Additionally, the concern from parents and in-laws in regards to safety and security issues also might hamper women’s career choices. It may prevent them from taking up jobs that involve late-night work or lots of travel. With the rising number of gender-based crimes against women, people are scared. But women, too, should have the freedom to choose what she wants to do and, believe me, she will think of her safety too!
Society has shaped our minds from our conception. Perceptions like women becoming IAS officers was considered unsuitable since it would require her to put her life at risk. However, if a man got it, it was looked at with pride.
The sad thing is that it isn’t just a historical struggle that women faced but something that women still face. It is still considered a better idea for women to be librarians or open boutiques or garment businesses. Women still hear statements like, ‘ You are a woman in a man’s world,’ especially when they have excelled in something. This just goes on to show we need a lot of development.
In several families, career is not seen as mandatory for women, even amongst the rich educated class. A career acts a hobby until one settles down in matrimony. It can also act as a plus point in matrimonial ads where people often want highly educated brides but that is usually the last time some of these women work.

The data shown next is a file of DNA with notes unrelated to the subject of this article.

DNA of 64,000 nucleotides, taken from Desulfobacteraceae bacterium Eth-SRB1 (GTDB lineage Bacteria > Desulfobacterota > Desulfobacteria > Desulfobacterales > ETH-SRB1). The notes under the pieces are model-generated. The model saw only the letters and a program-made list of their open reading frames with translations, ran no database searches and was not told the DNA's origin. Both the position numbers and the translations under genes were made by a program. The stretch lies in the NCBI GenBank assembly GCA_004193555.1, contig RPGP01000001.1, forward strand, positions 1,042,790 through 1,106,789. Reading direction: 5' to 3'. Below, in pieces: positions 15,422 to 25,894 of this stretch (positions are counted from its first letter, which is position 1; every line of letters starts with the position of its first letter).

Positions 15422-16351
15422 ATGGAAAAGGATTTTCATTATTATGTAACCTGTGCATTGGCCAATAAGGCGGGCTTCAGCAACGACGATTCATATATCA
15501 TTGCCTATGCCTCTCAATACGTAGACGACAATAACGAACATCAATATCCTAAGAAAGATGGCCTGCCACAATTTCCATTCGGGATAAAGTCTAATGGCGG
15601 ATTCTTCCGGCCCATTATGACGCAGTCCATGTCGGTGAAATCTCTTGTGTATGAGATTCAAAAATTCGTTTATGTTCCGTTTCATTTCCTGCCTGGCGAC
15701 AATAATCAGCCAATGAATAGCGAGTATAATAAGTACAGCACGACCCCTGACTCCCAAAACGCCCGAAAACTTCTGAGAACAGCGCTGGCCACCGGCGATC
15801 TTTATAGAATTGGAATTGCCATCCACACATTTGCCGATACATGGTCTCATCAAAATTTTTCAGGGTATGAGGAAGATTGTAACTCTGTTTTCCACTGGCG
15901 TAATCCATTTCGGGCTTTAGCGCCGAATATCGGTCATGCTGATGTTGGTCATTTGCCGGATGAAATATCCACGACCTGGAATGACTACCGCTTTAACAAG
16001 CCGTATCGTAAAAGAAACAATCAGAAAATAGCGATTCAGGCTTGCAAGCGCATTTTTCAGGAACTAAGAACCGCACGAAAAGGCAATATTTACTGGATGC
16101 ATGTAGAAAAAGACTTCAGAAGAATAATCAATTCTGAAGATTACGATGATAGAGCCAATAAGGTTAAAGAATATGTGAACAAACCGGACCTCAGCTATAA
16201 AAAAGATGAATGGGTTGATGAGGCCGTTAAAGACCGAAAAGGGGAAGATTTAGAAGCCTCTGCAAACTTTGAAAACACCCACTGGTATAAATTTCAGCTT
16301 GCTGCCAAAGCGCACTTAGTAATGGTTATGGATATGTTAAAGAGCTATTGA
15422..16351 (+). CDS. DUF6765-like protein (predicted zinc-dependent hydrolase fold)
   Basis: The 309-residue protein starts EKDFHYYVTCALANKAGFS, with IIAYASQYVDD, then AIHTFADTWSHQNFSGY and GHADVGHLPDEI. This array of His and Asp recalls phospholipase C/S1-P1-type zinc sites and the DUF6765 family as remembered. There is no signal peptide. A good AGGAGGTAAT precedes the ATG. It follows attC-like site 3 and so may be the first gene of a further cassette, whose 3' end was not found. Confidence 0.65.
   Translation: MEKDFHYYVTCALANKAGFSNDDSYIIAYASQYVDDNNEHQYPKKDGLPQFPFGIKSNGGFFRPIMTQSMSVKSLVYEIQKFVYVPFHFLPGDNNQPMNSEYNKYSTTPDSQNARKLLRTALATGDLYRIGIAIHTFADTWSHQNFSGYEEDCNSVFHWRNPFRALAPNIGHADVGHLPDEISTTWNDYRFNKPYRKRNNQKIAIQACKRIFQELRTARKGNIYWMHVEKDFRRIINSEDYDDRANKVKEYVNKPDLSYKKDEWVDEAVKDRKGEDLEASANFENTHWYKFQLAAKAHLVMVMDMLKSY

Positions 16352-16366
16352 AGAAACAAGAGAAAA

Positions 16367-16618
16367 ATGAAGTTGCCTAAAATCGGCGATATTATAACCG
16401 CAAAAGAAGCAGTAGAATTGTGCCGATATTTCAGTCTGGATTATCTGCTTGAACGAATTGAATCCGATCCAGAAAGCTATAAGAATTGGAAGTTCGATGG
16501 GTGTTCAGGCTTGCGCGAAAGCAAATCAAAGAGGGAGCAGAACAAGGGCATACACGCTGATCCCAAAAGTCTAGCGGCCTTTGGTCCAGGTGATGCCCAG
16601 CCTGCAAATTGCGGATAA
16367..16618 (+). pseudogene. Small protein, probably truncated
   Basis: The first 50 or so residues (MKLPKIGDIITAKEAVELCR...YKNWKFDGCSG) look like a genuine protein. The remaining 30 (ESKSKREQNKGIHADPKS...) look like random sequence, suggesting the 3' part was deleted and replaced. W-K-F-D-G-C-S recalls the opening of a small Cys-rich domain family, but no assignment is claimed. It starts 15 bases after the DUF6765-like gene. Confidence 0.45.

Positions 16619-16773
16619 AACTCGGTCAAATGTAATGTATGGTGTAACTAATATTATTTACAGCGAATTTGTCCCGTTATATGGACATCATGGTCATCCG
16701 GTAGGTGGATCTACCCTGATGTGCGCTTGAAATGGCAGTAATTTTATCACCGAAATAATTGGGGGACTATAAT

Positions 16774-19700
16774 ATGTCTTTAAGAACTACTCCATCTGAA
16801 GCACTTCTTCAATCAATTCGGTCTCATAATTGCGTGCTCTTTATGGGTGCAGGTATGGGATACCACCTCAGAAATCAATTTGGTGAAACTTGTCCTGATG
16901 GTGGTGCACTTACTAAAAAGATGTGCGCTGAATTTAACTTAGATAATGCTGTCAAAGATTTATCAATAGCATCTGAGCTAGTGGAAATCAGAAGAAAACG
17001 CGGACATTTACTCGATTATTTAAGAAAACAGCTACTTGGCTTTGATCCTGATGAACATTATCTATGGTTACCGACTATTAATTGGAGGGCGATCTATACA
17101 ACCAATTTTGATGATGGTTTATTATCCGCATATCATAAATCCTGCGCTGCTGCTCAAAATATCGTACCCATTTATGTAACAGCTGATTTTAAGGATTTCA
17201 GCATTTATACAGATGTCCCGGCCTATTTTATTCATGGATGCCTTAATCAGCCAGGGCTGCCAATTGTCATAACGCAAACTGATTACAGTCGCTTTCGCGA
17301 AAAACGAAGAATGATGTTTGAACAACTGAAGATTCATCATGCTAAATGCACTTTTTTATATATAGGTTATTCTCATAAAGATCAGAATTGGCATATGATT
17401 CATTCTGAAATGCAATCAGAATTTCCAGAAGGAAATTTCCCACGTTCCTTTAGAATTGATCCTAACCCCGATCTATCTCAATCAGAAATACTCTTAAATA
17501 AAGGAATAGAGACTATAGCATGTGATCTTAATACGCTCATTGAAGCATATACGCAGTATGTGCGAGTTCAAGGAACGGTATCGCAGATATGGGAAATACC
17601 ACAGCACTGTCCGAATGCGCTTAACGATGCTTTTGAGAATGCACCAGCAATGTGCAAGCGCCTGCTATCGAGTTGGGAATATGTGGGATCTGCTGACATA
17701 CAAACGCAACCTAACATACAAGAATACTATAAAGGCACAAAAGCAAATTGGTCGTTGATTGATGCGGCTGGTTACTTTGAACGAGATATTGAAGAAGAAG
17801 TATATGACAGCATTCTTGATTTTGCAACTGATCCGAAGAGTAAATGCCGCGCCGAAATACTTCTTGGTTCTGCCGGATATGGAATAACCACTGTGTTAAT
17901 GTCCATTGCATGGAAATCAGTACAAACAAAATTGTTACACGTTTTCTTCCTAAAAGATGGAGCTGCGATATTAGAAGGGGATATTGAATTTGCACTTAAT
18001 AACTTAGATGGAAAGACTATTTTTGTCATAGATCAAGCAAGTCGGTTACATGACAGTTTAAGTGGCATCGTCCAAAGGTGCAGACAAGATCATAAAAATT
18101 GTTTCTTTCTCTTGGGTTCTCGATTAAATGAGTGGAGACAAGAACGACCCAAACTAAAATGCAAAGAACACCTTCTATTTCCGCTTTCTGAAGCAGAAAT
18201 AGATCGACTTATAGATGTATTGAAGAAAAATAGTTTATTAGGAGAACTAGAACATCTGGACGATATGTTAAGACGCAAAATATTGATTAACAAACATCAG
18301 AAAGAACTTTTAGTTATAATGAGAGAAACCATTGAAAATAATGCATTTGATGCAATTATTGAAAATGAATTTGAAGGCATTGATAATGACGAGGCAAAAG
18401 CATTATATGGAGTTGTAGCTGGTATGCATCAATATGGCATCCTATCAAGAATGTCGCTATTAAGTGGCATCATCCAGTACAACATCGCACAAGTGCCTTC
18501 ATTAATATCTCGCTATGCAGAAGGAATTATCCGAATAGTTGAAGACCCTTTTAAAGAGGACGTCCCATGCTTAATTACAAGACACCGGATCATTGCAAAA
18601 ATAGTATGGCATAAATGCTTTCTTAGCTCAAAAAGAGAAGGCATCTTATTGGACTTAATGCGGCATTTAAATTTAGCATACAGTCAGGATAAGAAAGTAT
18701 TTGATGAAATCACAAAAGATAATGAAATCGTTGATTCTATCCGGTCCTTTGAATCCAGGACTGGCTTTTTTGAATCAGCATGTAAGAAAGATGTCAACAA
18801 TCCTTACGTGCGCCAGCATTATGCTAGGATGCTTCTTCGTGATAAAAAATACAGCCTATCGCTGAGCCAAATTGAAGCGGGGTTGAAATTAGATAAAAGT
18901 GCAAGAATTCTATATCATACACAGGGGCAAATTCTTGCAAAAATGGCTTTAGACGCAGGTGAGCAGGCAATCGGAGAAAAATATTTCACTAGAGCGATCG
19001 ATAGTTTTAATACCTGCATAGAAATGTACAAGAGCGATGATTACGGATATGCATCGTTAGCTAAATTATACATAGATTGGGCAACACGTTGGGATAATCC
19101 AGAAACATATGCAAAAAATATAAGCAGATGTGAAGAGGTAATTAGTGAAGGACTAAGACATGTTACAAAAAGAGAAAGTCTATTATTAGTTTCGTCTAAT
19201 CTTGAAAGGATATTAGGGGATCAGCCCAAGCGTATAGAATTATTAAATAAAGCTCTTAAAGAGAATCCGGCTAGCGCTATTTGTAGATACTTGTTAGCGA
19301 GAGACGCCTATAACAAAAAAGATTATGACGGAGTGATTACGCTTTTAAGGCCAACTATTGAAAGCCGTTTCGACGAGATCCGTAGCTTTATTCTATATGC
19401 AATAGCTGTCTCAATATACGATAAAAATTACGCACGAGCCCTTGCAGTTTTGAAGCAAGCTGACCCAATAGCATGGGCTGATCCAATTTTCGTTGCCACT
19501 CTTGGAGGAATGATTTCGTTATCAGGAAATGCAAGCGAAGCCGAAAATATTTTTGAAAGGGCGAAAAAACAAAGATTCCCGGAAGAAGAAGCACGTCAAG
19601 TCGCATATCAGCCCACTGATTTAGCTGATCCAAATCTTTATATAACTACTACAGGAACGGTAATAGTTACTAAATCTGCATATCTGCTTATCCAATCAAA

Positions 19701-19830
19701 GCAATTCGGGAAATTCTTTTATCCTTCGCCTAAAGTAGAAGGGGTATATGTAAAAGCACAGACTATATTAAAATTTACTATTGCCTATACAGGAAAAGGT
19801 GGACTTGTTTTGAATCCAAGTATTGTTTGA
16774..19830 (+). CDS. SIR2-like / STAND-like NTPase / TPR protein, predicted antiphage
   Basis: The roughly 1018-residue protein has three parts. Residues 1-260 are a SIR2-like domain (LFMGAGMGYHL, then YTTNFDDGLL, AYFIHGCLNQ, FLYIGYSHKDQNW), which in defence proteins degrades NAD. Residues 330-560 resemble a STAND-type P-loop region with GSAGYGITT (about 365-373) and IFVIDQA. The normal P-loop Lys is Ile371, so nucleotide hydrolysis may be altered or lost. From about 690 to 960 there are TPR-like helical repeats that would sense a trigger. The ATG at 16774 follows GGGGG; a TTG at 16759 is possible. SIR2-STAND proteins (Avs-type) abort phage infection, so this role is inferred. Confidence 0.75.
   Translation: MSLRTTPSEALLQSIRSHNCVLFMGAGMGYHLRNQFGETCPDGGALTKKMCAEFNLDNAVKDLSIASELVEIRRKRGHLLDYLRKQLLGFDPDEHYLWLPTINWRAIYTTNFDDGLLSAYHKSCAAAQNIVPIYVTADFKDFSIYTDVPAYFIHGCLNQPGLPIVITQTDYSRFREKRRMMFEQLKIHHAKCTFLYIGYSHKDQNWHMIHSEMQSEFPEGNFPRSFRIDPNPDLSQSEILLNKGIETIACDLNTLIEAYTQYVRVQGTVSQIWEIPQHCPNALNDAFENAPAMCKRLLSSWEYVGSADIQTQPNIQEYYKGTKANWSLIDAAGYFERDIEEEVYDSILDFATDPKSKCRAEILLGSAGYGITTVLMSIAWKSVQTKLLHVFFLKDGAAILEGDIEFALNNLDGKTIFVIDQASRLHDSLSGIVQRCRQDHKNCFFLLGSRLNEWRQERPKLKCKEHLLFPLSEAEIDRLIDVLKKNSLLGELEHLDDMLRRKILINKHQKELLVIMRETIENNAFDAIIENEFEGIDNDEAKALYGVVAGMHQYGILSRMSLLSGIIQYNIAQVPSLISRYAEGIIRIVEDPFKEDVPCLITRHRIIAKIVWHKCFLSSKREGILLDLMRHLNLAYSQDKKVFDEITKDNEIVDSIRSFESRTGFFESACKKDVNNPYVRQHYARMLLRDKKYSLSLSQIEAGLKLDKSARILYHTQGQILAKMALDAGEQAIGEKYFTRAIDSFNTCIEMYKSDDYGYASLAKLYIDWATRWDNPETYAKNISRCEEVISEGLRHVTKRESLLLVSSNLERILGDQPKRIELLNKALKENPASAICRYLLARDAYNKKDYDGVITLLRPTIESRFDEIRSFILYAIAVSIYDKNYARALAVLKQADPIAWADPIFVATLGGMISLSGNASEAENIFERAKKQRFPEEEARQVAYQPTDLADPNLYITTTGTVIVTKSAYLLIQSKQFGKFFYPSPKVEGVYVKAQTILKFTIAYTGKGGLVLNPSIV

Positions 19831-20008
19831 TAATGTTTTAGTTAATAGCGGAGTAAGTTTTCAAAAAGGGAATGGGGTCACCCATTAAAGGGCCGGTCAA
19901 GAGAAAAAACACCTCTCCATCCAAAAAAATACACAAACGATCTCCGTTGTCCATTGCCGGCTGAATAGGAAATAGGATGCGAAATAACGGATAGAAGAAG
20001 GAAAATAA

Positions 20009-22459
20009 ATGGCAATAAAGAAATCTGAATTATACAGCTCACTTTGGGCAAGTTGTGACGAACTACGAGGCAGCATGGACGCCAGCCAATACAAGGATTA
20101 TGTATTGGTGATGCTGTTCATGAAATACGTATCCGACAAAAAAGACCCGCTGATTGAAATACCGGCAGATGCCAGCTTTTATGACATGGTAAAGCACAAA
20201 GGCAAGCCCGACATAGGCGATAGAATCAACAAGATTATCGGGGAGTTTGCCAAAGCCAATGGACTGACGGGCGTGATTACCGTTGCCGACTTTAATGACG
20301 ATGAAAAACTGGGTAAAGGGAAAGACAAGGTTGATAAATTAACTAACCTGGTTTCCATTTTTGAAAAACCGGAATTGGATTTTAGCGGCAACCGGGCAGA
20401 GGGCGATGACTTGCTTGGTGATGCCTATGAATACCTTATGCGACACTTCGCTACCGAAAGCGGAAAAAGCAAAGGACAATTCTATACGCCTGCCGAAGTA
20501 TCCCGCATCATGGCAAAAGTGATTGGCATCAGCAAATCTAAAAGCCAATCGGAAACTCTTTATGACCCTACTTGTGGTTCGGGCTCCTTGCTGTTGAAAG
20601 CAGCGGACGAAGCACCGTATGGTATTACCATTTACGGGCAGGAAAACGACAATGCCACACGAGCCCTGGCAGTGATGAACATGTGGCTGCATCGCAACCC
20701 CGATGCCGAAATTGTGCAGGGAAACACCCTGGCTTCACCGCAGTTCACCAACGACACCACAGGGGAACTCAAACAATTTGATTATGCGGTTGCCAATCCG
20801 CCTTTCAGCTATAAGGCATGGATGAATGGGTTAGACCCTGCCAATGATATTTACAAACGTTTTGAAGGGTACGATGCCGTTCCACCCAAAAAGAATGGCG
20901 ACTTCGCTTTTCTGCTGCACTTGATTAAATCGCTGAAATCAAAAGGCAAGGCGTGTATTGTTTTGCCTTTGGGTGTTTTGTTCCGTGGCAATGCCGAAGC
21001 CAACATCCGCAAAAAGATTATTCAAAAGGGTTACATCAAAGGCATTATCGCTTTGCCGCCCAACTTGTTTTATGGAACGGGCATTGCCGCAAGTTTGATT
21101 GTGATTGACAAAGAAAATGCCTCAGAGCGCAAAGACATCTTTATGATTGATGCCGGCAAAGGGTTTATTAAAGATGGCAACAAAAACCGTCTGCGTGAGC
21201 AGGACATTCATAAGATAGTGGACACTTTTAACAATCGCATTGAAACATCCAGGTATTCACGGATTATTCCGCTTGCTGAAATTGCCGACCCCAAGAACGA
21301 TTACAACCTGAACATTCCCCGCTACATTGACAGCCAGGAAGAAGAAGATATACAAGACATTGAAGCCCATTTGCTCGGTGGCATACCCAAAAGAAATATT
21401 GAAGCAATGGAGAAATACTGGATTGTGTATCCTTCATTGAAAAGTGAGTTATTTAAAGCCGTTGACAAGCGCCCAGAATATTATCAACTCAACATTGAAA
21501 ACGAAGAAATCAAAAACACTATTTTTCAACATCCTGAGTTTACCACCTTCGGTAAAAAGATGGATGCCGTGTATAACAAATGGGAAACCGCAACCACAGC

The Economic Survey of 2020 shows that 60 percent of Indian women between ages 15-59 are homemakers. One of the reasons behind this could be that women pursuing higher education led them to enter the career market late. Or that the rural pay of men increasing, not leading women to engage in work. Additionally, having to care for the elderly and children without help could be another reason. Also, often Indian families don’t allow or support women and their career, choosing to focus on their marriages, instead.
We need more parents who will invest in female education and actually give priority to their daughter’s jobs. The most important thing that everyone regardless of gender should have is the power to make choice for themselves. Forced choices or societal choices have lead to lots of problems.
People are working in jobs they don’t like. They are forced to do things they don’t enjoy. And they are made dependent on their spouses which leads to whole lot of problems. Career choices are hence very important. An informed decision needs to be made and students especially girls need to be given this choice.
Also, career counselling needs to be done for both students and parents as there are so many careers which one pursue instead of limiting ourselves to the few we know. This has only lead to unemployment as there are lots of people in the field but not enough jobs. Thus, proper awareness and freedom of choice of careers needs to be made available to all.
Picture credits: Still from Bollywood movie Chalk And Duster
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Radhika Srivastava is an 19 year old writer from Varanasi, India. She believes that writing